Where the hell is the Amazon Princess? The real one, I mean. Because this chick ain’t it.
I’ve been trying to identify exactly why, after some inspiring moments, the Wonder Woman reboot is beginning to get on my last nerve — why it feels so inauthentic and flimsy. The mythology is there. Her warrior pose and heroism are intact. I’m (mostly) over the costume change, and as someone who loved Mark Waid’s Superman: Birthright series, I’m not averse to radical overhauls of iconic characters. If it’s done well and truly game-changing, bring it on.
And yet, as I read Wonder Woman #603, I couldn’t shake the feeling that Diana deserves better than this. My favorite heroine has been reduced to a scowling teen who happens to have extraordinary strength and deity-given gifts. Notice I said “happens to have,” because those things are overshadowed by an off-putting persona and bitchy “Gossip Girl” lines like “Great. Wonderful. Love it. Isn’t anything ever easy?” It’s like Avril Lavigne circa 2003, without the catchy material.
Story-wise, issue #603 is serviceable, if somewhat familiar. Diana is escorting some rogue Amazons through the desert, where paranormal peril awaits. She has to fight some nasty creatures, The Keres, and then lands in Hades’ realm. For some reason, she’s barefoot and dressed in a white slip in the underworld. I do like scrappy, fighter Diana who (Hello, Maxwell Lord) will snap a fool’s neck if she has to. This certainly isn’t the first time Wonder Woman has been put through a trial that involves duking it out with mythological beasts.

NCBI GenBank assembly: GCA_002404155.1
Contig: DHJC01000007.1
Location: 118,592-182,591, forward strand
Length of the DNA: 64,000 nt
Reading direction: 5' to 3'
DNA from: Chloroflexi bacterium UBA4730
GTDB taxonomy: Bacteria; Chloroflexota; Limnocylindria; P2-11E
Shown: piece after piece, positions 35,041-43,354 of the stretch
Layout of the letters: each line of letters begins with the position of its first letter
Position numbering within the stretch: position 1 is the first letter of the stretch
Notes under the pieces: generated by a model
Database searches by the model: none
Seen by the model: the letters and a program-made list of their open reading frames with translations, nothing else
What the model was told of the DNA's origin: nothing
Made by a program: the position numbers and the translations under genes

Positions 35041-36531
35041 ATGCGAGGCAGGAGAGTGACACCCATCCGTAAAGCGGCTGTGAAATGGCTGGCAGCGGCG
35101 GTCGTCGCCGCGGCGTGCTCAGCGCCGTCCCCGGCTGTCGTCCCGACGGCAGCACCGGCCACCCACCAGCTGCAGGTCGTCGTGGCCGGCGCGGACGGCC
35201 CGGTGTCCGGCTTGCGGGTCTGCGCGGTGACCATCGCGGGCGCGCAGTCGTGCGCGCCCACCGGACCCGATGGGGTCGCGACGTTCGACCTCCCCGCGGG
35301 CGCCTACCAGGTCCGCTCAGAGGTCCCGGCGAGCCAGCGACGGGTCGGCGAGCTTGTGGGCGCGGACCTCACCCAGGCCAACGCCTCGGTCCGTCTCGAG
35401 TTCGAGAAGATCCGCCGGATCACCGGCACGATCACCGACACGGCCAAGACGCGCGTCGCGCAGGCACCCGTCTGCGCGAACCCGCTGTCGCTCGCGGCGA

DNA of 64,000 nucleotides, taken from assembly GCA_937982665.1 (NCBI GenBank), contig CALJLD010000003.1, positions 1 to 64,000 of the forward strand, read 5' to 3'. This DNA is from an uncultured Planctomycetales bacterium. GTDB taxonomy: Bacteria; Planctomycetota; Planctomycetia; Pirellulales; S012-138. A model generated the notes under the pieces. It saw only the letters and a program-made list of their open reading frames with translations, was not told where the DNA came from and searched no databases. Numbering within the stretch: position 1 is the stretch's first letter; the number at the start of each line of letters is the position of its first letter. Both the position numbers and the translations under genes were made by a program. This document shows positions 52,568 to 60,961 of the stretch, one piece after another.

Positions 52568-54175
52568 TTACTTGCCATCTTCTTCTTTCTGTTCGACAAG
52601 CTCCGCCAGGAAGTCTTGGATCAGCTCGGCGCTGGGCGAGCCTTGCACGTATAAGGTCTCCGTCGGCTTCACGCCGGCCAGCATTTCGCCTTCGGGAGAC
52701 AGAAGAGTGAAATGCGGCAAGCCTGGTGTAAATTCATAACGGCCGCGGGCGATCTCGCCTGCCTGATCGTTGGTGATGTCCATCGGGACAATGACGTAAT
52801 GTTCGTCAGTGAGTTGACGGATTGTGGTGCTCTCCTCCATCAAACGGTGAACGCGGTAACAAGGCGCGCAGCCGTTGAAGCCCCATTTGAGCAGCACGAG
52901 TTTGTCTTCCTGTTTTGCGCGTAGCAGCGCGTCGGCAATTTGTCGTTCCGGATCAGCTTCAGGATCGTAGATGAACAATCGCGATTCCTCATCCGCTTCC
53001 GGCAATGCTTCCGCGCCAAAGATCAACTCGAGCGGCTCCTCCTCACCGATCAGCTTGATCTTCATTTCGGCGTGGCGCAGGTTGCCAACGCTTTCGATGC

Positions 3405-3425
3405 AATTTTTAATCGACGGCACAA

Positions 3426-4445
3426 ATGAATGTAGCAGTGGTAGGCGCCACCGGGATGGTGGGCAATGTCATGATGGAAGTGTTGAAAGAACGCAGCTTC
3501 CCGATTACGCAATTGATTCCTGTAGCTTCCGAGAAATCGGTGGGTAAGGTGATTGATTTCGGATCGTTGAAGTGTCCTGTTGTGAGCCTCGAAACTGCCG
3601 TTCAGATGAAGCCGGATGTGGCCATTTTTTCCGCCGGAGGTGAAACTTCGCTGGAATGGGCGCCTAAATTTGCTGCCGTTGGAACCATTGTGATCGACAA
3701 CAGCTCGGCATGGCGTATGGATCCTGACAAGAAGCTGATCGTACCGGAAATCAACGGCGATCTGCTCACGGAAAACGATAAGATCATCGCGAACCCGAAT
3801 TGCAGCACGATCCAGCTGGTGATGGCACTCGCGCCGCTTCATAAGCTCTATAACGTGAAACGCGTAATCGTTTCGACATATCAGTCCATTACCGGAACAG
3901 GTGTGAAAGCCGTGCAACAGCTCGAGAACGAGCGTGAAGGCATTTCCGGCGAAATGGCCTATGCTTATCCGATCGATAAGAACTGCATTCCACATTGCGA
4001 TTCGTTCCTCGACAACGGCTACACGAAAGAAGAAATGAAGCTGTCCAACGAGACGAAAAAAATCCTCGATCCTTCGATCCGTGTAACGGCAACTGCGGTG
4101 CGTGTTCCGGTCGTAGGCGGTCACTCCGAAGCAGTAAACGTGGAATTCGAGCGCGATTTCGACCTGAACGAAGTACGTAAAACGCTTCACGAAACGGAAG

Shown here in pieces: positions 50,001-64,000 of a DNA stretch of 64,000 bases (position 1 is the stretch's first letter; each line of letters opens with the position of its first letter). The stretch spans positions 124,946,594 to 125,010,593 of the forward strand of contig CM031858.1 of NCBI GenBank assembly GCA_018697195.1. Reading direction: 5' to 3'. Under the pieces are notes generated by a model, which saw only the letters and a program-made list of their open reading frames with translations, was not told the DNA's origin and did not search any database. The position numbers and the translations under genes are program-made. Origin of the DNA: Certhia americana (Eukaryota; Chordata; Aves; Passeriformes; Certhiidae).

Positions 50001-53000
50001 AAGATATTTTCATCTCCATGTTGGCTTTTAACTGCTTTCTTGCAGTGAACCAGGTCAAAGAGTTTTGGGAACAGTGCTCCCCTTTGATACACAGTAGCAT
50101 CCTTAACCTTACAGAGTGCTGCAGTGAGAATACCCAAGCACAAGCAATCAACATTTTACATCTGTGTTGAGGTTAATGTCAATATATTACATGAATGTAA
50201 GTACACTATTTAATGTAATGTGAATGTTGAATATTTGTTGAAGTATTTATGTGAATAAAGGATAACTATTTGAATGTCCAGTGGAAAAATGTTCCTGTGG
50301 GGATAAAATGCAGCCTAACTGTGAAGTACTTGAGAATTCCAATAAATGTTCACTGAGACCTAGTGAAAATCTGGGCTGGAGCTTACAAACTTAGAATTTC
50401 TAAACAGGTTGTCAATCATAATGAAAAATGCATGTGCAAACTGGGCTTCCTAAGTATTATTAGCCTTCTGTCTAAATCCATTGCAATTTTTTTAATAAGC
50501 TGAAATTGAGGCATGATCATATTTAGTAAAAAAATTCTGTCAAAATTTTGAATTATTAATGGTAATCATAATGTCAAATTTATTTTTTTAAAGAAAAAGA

The art, a group effort in this issue, is a mixed bag. Diana never looks bad, but in the first half of this comic, her breasts are so enormous that she’s in danger of tipping over. She looks like the recipient of some aggressive plastic surgery.
By the time this issue came to an end, all I could think was, “They took a blowtorch to the previous continuity for this?” I understand that the Wonder Woman comic has a wildly inconsistent track record and that few writers have really known what to do with her. In many cases, she’s been a hard character to get close to. I also realize that sales were low, and you gotta do what you gotta do to get readers’ attention — and that unfortunately includes readers who have problems with a strong, noble female character who doesn’t pander to their sexual fantasies, even while wearing a bathing suit. (At least, not since her early bondage days.)
Diabolu Frank at The New Wonder Woman blog offered a brilliant, concise summation of the character’s situation:
Batman and Superman have appeared in some of the greatest super-hero comic stories ever told, because DC has treated them as their most important properties for three-quarters of a century. There are few comic book heroes who have a ‘Killing Joke’ under their belt. Meanwhile, Wonder Woman has been treated like three day old fish for most of her publishing history, and is still a national treasure recognized the world over.
It’s obvious that this alternate timeline is temporary, and that Diana ultimately will emerge as an approximation of the character I’ve grown to love. We’re only a couple of issues in, but I have a sinking feeling that the reboot phase is a colossal waste of time and will do little to convert the indifferent.